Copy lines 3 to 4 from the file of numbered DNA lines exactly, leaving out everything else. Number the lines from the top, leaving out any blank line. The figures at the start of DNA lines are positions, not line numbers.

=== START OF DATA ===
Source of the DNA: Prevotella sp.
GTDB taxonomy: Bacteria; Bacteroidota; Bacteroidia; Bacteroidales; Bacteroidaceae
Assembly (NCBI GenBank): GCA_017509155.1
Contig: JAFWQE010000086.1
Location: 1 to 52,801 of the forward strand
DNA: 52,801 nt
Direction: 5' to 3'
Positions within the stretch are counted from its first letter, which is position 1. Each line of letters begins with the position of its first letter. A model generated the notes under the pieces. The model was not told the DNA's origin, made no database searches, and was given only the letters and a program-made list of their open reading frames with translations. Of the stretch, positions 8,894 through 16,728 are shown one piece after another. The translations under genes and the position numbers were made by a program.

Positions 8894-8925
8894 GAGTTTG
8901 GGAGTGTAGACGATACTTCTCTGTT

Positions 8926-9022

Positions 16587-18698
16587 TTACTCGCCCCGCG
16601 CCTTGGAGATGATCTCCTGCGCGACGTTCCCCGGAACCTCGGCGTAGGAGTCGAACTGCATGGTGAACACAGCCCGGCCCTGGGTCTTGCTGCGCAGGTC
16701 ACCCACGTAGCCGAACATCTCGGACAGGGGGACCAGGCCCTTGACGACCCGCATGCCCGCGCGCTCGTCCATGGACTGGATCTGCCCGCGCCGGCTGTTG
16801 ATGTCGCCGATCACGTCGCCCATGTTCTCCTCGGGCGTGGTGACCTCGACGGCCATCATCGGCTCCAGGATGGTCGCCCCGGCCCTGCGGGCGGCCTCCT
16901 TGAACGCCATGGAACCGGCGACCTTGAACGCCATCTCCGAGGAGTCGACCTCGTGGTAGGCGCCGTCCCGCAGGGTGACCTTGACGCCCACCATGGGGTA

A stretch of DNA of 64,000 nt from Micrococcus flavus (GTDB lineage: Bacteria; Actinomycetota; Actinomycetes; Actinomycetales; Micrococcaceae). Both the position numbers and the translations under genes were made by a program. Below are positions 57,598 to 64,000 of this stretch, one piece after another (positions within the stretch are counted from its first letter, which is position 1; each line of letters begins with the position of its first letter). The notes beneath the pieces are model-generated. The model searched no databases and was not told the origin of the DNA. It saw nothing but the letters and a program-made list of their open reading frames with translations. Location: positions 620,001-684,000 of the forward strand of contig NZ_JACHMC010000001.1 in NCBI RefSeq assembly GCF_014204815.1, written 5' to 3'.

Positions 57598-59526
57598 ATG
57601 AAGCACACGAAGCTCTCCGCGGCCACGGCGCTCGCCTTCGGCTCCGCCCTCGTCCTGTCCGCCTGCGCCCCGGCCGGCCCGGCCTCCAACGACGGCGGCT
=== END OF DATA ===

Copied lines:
Assembly (NCBI GenBank): GCA_017509155.1
Contig: JAFWQE010000086.1